Tuesday, April 22, 2008

FIRST Atlanta 2008 - National Champs

Atlanta, GA – Thursday 17 April 2008

The Carl Hayden High School Falcon Robotics team landed in Atlanta yesterday. One of our tool crates took a different route and didn't arrive until this morning.

This morning we joined about 350 other high school teams for the International FIRST robotics championship. There are also hundreds of elementary school teams that will be competing in the FIRST Lego League championship. Atlanta is buzzing with roboteers.

Out tardy tool chest delayed us a bit this morning. We uncrated "Virginia's Dream" and modified her ball-picking-up mechanism (or whatever it is called). We want her to be able to pick up a 40 inch diameter ball, carry it, and then shoot it over a 6 ½ foot bridge. In the last competition, we had to align up right in front of the ball to scoop it up. Now we are able to grab it a lot faster and easier.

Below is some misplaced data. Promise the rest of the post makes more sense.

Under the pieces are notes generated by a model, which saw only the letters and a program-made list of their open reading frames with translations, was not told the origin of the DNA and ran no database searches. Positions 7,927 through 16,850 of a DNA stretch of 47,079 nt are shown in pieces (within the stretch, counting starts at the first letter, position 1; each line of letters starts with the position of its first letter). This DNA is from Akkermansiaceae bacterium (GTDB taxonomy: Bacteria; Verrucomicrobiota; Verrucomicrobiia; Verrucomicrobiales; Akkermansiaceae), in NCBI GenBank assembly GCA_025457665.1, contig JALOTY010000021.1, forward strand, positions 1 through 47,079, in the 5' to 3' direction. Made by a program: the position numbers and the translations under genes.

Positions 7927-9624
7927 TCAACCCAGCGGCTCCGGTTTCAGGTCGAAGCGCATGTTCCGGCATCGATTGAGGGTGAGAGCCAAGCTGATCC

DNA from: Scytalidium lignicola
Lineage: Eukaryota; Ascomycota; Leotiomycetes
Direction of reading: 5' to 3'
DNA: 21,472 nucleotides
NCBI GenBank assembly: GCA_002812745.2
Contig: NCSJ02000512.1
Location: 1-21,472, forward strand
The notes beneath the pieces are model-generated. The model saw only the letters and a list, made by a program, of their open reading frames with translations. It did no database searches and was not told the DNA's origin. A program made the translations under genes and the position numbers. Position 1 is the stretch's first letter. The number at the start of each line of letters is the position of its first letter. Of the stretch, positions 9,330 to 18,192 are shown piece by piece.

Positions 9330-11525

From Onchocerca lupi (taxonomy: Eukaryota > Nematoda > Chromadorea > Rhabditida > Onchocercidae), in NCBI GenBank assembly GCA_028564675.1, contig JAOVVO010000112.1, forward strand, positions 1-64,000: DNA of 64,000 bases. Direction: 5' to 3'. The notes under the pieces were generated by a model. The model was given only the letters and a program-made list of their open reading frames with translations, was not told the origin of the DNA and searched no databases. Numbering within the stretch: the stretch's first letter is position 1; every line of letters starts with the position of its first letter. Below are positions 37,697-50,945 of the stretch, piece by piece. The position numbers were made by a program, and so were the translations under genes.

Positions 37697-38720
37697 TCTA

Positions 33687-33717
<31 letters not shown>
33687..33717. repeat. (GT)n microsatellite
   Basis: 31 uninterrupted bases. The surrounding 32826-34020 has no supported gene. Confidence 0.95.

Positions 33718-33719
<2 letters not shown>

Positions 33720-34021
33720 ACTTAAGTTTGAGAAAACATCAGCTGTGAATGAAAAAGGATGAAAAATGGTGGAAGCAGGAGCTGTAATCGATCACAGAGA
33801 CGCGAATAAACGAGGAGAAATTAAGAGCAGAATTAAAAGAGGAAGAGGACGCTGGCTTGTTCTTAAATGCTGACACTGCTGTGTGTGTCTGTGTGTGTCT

We have to pass an inspection. One of the requirements so to weigh under 120 pounds. Our robot tipped the scales at 121 lbs. We drilled holes in the last few panels, rounded corners and finally brought her in at 119.8 pounds. She has so many holes she practically whistles when she gets into second gear.

The kids are so well behaved. They are really emoting "gracious professionalism". They realize a lot of people feel they are in contention for the Chairman's Award. Although all of the team works on the projects to make us eligible, only our 3 person team is allowed to make a presentation to the judges at 1:40 tomorrow afternoon. They are prepared.

This competition is truly and international event. There is a group of 50 teachers and students from New Zealand. They are here to experience the event and they will return to "Kiwiland" to form teams and they will have a regional completion there next year. Teacher Mark and student Clinton have been adopted by us and are now a part of our team for the next couple of days. We are learning so much about the land down under.

We also met a team from Israel. The members are from a high school in Haifa. The students are immigrants from Ethiopia. Imagine a group of mostly immigrants who live in Arizona talking with a group of immigrants who live in Israel working on robots in Atlanta. Different accents, customs, and religions don't get n the way of a group of kids trying to figure a way to beat some of the fantastic powerhouse robots that will be on the field tomorrow. We are hoping to spend more time with them tomorrow.